Evidence and Proof

Question from Pachomius aka yrreg:
What is your concept of evidence and proof?

Please give five examples of evidence as of proof.

By stating what five things are evidenced by what evidence.

And what five things are proved by what proof.

I understand there is a difference between evidence and proof, of course they are connected.

Answer by SmartLX:
As he’s written elsewhere, Pachomius here basically wants an atheist’s definitions of evidence and proof so that he can reference them as he attempts to prove the existence of God, pre-empting anticipated objections by the atheists he’s trying to convince. Those atheists are regulars on the James Randi Educational Foundation forum, so his work’s cut out for him. (Hiya JREF.) Besides, no other atheist is obliged to accept my definitions, so the best he can really do is pre-empt definition-based objections by me personally.

That said, I’ll give him an answer, because I’d like to see what he has to offer. In my concept, evidence and proof are indeed connected, but here’s the difference between them:
Evidence for a claim is an object, event or argument which makes the claim more likely to be true.
Proof of a claim is an object, event or argument which makes the claim certain to be true.

Therefore proof is the ultimate evidence, but evidence is not necessarily proof.

Here are five examples of evidence that would at least make me re-evaluate the probability of a claim:

– A man’s unique dental imprint on a woman’s arm would be evidence that he bit her.
– Markers appearing in the middle of the second pair of human chromosomes, which normally only appear on the ends of chromosomes, are evidence that our (ape) ancestors had one more chromosome pair at one stage, and two of them later fused together.
– A man’s amputated arm growing back seconds after he bathed in the shrine at Lourdes would be evidence for the shrine’s advertised healing properties.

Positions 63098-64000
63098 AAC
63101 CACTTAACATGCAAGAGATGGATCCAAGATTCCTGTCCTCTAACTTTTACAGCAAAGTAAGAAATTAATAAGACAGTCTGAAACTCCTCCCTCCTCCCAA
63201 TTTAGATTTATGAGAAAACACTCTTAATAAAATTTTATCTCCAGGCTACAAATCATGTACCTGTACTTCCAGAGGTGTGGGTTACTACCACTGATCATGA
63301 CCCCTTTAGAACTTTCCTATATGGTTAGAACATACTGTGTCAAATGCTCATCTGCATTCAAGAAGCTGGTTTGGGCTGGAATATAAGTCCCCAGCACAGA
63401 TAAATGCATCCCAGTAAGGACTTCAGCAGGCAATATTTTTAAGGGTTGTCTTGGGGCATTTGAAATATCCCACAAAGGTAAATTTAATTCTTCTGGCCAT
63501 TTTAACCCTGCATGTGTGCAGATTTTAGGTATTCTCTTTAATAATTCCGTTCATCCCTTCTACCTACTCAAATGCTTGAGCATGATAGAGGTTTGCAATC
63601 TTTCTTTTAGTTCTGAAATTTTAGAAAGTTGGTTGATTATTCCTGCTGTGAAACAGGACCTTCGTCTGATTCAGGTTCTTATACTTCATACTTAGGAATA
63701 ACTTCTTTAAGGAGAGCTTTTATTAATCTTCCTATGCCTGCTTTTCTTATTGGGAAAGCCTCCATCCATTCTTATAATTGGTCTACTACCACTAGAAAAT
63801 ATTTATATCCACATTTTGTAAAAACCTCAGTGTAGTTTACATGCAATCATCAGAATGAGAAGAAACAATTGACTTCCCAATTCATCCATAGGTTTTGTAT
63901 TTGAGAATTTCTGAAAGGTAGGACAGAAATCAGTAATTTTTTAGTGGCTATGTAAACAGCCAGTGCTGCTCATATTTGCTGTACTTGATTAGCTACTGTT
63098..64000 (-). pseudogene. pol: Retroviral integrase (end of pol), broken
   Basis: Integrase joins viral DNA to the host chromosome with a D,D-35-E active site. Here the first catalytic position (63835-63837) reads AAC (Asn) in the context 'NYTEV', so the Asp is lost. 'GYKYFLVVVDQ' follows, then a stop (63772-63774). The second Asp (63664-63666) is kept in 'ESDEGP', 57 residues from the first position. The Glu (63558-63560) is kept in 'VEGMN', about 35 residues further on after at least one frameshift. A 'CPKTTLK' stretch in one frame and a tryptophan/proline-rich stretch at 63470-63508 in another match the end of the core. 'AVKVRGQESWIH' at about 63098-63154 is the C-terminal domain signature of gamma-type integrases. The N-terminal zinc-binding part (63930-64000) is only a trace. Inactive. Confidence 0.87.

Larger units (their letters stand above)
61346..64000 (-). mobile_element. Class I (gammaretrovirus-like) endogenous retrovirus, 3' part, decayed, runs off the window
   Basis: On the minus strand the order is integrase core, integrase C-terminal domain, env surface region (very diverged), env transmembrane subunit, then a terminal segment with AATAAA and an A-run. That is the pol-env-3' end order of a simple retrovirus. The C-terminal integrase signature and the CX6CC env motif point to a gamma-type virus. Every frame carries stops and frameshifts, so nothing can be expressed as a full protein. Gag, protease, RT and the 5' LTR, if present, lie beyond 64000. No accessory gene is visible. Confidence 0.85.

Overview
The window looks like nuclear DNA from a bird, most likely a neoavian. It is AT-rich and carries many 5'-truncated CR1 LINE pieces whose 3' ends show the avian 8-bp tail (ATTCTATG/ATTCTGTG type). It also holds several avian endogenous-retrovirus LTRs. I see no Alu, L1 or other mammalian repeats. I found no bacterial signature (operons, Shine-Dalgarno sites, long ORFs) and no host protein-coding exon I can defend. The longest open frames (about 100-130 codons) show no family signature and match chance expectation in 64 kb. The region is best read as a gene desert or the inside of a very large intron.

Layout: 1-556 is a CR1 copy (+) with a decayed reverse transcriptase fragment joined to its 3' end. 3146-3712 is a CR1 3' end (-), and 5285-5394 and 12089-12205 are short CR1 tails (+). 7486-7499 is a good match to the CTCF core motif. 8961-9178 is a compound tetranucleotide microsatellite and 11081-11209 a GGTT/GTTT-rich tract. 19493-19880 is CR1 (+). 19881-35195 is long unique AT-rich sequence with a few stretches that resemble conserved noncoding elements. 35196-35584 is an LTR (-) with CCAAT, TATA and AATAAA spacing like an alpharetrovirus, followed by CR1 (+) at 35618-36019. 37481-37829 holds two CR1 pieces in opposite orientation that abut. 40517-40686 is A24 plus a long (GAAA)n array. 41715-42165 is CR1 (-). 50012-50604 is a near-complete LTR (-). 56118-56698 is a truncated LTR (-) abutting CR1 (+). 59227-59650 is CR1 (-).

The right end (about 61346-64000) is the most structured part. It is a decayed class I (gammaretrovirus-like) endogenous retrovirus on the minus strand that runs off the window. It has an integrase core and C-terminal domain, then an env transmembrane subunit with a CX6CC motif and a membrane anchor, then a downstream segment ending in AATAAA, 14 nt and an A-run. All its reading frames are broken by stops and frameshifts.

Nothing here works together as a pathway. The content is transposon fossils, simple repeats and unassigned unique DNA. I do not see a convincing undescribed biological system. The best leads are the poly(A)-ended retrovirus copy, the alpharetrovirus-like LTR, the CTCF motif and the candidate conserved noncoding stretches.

– A prophecy in the Bible which predicted the day and time of three 21st century earthquakes, which then actually happened, would be evidence that its author had some prior knowledge.
– An increase in the number of Christians worldwide which coincided with a similar decrease in the number of atheists would be evidence that non-believers were converting to Christianity in large numbers. (The reality is that Christianity today mostly increases through reproduction or, in some populations unaccustomed to missionaries, at the expense of more established religions.)

Proof is a lot harder to come by. As absolutes, proofs may only exist in pure mathematics, and even then they rely on axioms which are questioned by some philosophers. Each of the following five examples, however, would be good enough for me in its own context that I would unreservedly accept the given claim:

– Seeing a gaping wound in my leg after an accident, but not feeling any pain after several hours, would be proof that I had lost the feeling in that leg. (The wait would be necessary to make sure I wasn’t simply in shock.)
– If a positive integer is divided by every positive integer between 1 and itself (non-inclusive) and none of the results are integers, that proves the integer is a prime number.
– As JBS Haldane famously said, the discovery of fossilised rabbits from the Precambrian era would prove that there was a serious flaw in the theory of evolution, given that rabbits are thought to have evolved well after the Cambrian era.
– If when we first arrived on Saturn’s moon Titan we found that a stick figure ten kilometres tall had been burnt into the surface by a laser, it would prove that intelligent life had been there before us.
– If there’s an afterlife, its existence is proved to everyone after they die through their own continued existence. (Of course, this is no help to the living.)

In the end, if people think they can establish the existence of God I don’t care whether they call their material evidence or proof. I judge it on its own merits.